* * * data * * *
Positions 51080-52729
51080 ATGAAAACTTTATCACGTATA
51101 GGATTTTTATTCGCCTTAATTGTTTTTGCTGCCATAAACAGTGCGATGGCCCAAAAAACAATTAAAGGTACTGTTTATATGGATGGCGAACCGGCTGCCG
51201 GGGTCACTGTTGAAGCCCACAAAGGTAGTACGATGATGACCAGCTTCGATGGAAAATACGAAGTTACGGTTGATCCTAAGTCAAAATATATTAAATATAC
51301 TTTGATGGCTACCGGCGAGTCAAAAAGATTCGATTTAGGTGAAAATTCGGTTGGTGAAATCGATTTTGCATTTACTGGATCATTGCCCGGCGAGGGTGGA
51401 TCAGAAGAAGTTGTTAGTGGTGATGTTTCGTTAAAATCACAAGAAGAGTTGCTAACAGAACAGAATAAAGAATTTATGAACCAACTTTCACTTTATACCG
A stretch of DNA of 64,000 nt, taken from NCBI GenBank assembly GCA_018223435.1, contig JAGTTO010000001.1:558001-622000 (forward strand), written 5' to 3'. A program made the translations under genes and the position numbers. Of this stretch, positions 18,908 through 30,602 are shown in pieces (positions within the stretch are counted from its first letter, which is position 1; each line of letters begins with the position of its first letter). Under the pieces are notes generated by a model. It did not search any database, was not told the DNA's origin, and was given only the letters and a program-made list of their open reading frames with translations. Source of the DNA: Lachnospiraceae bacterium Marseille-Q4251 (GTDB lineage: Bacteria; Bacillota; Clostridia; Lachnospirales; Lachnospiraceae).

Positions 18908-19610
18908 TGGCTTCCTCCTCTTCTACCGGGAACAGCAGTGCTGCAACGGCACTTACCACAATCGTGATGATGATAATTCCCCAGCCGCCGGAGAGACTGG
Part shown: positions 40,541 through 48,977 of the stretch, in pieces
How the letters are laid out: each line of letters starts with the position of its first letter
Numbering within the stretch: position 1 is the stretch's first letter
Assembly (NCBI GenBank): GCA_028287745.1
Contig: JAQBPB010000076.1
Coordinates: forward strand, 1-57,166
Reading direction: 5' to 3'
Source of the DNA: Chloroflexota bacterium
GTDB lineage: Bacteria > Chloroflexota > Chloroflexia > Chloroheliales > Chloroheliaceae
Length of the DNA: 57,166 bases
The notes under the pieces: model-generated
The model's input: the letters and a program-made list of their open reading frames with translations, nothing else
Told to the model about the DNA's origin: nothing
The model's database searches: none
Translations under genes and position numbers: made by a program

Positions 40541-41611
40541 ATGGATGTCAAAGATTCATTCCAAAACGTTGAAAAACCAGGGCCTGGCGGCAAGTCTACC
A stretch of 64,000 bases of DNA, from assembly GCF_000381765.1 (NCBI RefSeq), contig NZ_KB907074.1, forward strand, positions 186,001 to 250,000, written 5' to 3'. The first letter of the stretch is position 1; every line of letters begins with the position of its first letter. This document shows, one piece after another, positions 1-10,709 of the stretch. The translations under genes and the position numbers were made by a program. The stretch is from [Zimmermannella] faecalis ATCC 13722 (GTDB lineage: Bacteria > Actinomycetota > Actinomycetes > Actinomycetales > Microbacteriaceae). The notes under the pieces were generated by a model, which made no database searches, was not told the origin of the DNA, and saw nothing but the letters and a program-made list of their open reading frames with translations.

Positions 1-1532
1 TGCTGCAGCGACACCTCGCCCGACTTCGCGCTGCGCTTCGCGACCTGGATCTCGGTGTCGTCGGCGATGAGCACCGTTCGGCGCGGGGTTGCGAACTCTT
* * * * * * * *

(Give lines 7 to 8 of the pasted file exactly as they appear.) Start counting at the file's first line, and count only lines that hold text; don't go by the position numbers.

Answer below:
A stretch of DNA of 64,000 nt, taken from NCBI GenBank assembly GCA_018223435.1, contig JAGTTO010000001.1:558001-622000 (forward strand), written 5' to 3'. A program made the translations under genes and the position numbers. Of this stretch, positions 18,908 through 30,602 are shown in pieces (positions within the stretch are counted from its first letter, which is position 1; each line of letters begins with the position of its first letter). Under the pieces are notes generated by a model. It did not search any database, was not told the DNA's origin, and was given only the letters and a program-made list of their open reading frames with translations. Source of the DNA: Lachnospiraceae bacterium Marseille-Q4251 (GTDB lineage: Bacteria; Bacillota; Clostridia; Lachnospirales; Lachnospiraceae).

Positions 18908-19610